Artist: Frances Quinlan
Song: “Your Reply”
Alright folks gather ’round, here’s the tea: Frances Quinlan has one of THE best voices in modern music. The Hop Along frontwoman sets out on her own in this solo debut, and the ear candy is just as you’d expect from this sublime performer: Quinlan’s voice is smoky and emotive, dynamic in its movement yet smooth and passionate in her hearty delivery. And let’s not neglect the tune built around her pillar of a voice – bashfully wistful guitars, bright organ stings, and a light collection of percussions flit around Quinlan’s definitive singing. Much like The National’s Matt Berninger, with a voice like that Frances Quinlan can do nothing wrong.
Artist: Olivia Jean
Song: “Jaan Pehechaan Ho”
Album/EP: Night Owl
Covers don’t usually feature in the Inbox – we like to feature New Music after all – but sometimes one will come in that simply can’t be passed up. Olivia Jean’s reworking of the Bollywood classic Jaan Pehechaan Ho (originally from Mohammed Rafi) is absolutely such a cover worth sharing – the stylish dark reworking retains the surf-rocky feel of the original while cleaning up the scorching guitar, adding more oomph to the backing drums and bass, and providing an attitude injection straight to the heart via Jean’s slick vocal delivery. Online commenters like to compare Rafi’s original to the likes of a Tarantino film soundtrack; if Quentin were looking for a new version to incorporate, he’d have to look no further than Olivia Jean’s rendition.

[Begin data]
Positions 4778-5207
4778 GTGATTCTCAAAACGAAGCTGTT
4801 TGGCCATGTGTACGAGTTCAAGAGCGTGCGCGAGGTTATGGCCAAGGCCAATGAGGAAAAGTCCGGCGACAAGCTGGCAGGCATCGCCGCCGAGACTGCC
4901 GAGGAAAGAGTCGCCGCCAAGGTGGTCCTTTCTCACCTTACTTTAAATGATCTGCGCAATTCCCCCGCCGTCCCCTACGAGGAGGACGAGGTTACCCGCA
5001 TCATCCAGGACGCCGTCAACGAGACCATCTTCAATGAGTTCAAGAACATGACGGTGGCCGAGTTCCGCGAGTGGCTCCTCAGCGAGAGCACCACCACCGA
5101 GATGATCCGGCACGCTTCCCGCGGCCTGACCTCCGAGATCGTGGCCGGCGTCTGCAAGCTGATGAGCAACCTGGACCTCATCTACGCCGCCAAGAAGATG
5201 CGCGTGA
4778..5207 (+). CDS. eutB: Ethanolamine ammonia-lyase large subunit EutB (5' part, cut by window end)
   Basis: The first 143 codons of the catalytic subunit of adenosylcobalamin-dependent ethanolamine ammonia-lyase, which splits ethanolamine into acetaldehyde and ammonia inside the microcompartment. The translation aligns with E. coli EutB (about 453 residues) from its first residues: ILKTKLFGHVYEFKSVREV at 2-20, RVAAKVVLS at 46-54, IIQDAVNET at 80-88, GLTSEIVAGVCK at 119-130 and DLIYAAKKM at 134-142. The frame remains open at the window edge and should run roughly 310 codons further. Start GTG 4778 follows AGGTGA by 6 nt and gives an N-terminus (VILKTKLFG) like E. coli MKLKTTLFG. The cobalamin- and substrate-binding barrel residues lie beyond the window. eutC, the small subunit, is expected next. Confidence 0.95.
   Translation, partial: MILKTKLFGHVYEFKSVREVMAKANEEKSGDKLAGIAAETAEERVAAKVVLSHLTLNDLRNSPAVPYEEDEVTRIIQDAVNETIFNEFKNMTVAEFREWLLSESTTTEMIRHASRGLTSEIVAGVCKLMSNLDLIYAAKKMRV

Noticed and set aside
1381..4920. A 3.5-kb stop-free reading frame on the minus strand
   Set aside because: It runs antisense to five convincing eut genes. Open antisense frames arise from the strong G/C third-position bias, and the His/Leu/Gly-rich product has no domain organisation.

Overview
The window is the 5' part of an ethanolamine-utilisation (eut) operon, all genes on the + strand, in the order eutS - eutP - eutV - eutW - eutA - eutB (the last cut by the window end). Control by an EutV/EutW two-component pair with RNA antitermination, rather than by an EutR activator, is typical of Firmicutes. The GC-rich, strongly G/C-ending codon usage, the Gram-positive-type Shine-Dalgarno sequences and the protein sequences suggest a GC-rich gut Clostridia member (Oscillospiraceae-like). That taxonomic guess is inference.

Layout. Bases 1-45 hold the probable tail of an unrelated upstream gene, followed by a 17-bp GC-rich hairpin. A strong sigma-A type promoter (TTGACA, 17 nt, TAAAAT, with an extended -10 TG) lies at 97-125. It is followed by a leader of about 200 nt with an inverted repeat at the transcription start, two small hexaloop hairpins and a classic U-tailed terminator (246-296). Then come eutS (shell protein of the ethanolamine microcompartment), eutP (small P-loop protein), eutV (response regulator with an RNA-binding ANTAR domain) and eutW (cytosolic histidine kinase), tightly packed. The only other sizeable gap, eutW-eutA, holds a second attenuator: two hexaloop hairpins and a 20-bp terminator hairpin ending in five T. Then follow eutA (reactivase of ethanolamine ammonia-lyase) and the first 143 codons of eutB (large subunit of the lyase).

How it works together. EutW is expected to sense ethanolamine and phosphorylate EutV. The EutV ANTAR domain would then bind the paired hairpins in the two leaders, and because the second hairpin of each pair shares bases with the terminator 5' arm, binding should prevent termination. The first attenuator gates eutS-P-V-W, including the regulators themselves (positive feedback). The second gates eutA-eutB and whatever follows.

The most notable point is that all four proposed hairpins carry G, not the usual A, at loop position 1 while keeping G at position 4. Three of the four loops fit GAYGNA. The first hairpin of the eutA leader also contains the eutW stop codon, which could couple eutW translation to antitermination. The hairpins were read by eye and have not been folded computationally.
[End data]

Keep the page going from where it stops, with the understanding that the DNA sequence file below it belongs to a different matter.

Artist: Circa Waves
Song: “Move to San Francisco”
Oh baby, just wait for the bass to kick in on the chorus of “Move to San Francisco”. A deliciously thick tone that meshes in tandem with synth hits sets the sonic standard for Circa Waves’ new single: a surface-level happy song with instrumentals to match that betray a darker undercurrent in the lyrics…but that’s not the focus. You’ll notice the choral vocals, syncopated guitars, and crisply sunny production much more than the never-happy-again lyrical content, right? Right.
Song: “The Chain”
Yes, yes, I know I just said covers don’t often end up in the Inbox…well, shut up. Here’s another.
Now let’s be honest here – Fleetwood Mac’s “The Chain” may easily be one of the most iconic songs in the history of rock. The exceptional picture of a marriage mid-breakdown will forever haunt the airwaves, and let me be clear…Evanescence’s take on the anthem is not that. Amy Lee et. al’s version is a grandiose, gothic, world-ending take that puts a grittier, gloomier spin on the original. Which, considering its source material, makes complete sense – Gears 5 is one of many entries into a desperate, violent, hopeless series of humanity-threatening war video games. With that in mind, Evanescence’s version absolutely matches: Lee’s bold yet broken vocals and the heavy, discordant instrumentals exude defiance. Defiance in the face of annihilation? a waning career? the unrelenting reputation of Fleetwood’s original? You be the judge.
Artist: The Wants
Song: “The Motor”
Do you hear that bass? That guitar riff? Those latent sawtooth synthesizers? The so-clinical-they-seem-electronic drums? “The Motor” is built like a dance/rock magnum opus, but deconstructed into its most individual and minute parts. Ever-building individual parts reel and roil onto each other, clawing for sonic superiority in this discomforting, industrial wasteland/playground. It’s like the musical version of a high octane, ultra-violent Mad Max careening into the bleak, stylish, neon-bathed cyberpunk world of Blade Runner.